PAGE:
Following increased reports of sexual harassment in Nigerian tertiary institutions, Nigerian lawmakers proposed a Bill to prevent, prohibit and redress sexual harassment of students in tertiary educational institutions (2020). In light of this anti-sexual harassment Bill, the Gender Mobile Initiative on April 28, 2022, organized a Twitter space conversation titled ‘Power Dynamics in Social Relations between Educators and Learners in Tertiary Educational Institutions.’
The online dialogue sought to raise awareness and encourage the public to speak up in support of the Bill. The conversation was moderated by Wumi Ogunrotimi, Founder and Executive Director of Gender Mobile, and had a wide array of speakers.
As one of the invited speakers, I discussed the need to have laws that govern relationships between educators and learners. With the availability of data, more institutions are moving away from saying that consent is enough to saying that when there is a power difference, which is definite in a learner/educator relationship, then consent is not enough. This is because there exists a potential element of coercion and intimidation and may be difficult to tease apart.
Other speakers talked about the Bill addressing the power imbalance by creating a fiduciary duty of care on the side of the educator that prohibits them from relating for personal gain, sexual pleasure or immoral satisfaction with any learner.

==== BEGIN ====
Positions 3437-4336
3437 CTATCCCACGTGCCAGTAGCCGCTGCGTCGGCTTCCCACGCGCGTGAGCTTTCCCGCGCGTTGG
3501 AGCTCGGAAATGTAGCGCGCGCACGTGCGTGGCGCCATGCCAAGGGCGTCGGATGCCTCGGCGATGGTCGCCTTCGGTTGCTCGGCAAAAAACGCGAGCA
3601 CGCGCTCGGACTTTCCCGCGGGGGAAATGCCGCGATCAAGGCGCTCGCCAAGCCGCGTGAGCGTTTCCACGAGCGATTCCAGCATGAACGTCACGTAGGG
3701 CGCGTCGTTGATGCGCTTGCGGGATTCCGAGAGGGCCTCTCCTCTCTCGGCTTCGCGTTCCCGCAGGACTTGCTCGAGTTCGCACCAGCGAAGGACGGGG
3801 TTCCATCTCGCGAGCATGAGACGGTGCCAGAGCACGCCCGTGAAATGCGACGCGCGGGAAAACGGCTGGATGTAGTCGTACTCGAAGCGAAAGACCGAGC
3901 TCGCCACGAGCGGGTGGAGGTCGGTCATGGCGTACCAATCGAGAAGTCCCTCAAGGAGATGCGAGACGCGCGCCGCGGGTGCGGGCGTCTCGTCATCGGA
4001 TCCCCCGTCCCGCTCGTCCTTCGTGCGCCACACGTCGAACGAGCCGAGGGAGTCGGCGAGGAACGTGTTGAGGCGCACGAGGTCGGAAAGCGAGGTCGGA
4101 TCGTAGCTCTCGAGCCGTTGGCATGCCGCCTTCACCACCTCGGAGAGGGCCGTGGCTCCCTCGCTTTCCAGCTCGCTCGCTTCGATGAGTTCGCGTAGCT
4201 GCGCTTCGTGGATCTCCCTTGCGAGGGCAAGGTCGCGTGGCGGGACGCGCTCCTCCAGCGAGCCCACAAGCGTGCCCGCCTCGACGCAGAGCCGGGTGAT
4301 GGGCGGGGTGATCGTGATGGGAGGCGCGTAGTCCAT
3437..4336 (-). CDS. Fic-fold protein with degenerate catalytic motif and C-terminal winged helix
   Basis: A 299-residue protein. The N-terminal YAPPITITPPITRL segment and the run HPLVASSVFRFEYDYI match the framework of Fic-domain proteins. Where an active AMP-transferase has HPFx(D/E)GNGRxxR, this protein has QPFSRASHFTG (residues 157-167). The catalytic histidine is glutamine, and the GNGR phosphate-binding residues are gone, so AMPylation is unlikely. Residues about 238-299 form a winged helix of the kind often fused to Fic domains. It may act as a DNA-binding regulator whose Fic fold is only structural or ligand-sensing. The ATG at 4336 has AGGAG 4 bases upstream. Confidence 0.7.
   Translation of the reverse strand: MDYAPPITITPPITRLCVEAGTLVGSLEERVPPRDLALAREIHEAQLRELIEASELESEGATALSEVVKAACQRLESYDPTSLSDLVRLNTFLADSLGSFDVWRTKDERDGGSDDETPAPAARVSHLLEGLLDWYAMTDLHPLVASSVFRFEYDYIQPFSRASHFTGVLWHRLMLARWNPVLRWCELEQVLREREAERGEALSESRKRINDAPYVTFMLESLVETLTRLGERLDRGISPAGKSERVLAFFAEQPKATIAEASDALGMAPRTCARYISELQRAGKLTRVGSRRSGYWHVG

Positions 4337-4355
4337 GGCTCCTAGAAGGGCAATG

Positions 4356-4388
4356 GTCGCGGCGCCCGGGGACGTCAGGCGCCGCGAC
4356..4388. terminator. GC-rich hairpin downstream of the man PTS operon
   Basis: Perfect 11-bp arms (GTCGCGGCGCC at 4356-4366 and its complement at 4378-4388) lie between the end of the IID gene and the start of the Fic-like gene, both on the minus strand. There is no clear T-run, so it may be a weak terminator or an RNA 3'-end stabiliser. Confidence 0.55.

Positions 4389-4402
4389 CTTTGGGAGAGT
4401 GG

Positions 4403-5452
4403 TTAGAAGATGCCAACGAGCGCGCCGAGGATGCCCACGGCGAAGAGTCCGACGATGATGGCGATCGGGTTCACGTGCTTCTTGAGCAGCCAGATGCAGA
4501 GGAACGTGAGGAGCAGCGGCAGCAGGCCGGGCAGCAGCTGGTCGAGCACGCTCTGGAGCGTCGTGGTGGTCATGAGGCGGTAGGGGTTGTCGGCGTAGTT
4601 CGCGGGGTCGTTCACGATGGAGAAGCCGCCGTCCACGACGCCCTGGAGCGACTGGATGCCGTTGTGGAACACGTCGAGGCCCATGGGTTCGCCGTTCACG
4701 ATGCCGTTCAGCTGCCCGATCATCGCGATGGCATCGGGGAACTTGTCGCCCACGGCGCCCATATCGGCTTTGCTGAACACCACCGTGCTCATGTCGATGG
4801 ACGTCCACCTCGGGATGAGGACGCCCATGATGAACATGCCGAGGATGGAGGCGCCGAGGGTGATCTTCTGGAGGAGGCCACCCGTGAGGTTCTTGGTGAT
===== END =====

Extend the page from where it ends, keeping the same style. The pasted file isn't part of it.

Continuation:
The conversation had over 12 facilitators and 500 participants including students that had experienced sexual harassment and shared their encounters. Highlighted was the need to improve awareness around the huge burden of sexual harassment in Nigerian institutions and the importance of the proposed Bill. The discussion indicated that people are still unaware and might not support the Bill when it comes to a public hearing. Thus, Gender Mobile is poised to continue the conversation in tertiary institutions around the country with training and workshops to enlighten university communities on the need for an anti-sexual harassment policy that will be fully implemented.
In line with improving the understanding of the perceptions around sexual harassment on Nigerian campuses, I am currently exploring the factors that drive heterosexual and same-sex harassment in Nigerian tertiary institutions and the lived experiences of individuals who have experienced sexual harassment. This is with funding from a CARTA re-entry grant. Data from this project will help institutions to design and implement policies that can improve their response to sexual harassment.
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